• Be mindful of pedestrians who may be walking around with their eyes on the sky.

If you miss out on Monday’s solar eclipse, take heart. The next total solar eclipse will be visible in Montana and North Dakota in August 2044. However, NASA predicts the next coast-to-coast total solar eclipse will not occur until 2045.

For more information about the total solar eclipse, visit NASA’s website.

By the Move Ahead Staff

With Tropical Storm Idalia expected to strengthen to a hurricane Monday evening and make landfall Tuesday in Florida, fleet operators are encouraged to take steps now to brace for the storm’s impact.

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With a month until the official start of the Atlantic hurricane season, now is the time to get ready for potential storms, as preparation is key to keeping you and your property safe.

National Hurricane Preparedness Week, April 30 – May 6, provides an opportunity to review your safety plans and make any changes long before a storm arrives.

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Road construction and maintenance projects are the keys to maintaining the health of the nation’s highways. Yet, these work zones can provide challenges to drivers and road workers alike.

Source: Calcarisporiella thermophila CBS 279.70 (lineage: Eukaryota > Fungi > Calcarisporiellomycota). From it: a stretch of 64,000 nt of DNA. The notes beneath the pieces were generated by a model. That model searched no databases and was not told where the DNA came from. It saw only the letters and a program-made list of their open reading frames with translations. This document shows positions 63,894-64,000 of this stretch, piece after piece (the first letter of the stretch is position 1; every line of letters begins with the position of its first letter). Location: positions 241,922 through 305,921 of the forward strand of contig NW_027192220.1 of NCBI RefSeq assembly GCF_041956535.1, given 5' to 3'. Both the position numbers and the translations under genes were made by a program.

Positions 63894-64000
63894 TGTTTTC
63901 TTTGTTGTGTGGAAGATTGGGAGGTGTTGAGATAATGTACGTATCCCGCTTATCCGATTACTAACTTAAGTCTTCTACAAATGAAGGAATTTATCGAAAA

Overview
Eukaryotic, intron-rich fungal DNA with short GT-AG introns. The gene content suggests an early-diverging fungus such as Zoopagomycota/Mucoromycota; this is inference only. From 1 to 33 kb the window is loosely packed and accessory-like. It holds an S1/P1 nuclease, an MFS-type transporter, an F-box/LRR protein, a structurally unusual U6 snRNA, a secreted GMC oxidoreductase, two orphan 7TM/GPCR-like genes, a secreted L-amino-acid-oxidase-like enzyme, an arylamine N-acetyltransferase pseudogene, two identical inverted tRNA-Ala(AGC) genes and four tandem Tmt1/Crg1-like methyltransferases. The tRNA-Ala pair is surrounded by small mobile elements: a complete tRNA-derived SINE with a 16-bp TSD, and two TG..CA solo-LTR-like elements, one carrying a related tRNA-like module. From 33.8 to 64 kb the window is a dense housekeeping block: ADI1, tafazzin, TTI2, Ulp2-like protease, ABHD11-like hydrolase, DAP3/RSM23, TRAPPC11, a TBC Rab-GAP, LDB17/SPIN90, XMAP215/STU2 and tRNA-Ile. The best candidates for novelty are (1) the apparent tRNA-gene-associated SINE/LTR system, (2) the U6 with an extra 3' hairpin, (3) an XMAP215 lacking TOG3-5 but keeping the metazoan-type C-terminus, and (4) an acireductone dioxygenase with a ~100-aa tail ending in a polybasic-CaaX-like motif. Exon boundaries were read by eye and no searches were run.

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Penske is committed to helping veterans move forward every day, and we are thankful for their service and sacrifice.

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From Oct. 2-8, Penske Truck Leasing celebrates over 9,000 technicians and customer service representatives (CSRs) during National Technician Appreciation Week.

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With Hurricane Ian expected to make landfall in Florida, fleet operators are encouraged to take steps now to brace for the storm’s impact.

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In today’s world, nearly every aspect of daily life is made possible because a truck driver delivered the goods and resources people need. And as our world faced unprecedented challenges throughout the coronavirus pandemic, it was our resilient and committed truck drivers who kept our businesses, grocery stories and hospitals stocked with the essential items needed to keep us safe.

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As the world faced unprecedented and uncertain times over the past two years, truck drivers helped hospitals, medical offices and stores stay stocked with the essentials needed to stay healthy and safe.
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Like many college students, Michaela Rosenberger searched for an internship that could provide real-world experience and a culture that would embrace professional development.

Rosenberger, a rising junior at West Chester University, said she found that and more as part of the Penske Corporate Summer Internship Program. “From my very first day, everyone was so welcoming,” said Rosenberger, an intern with Penske Logistics. “I can’t imagine having a better first internship.”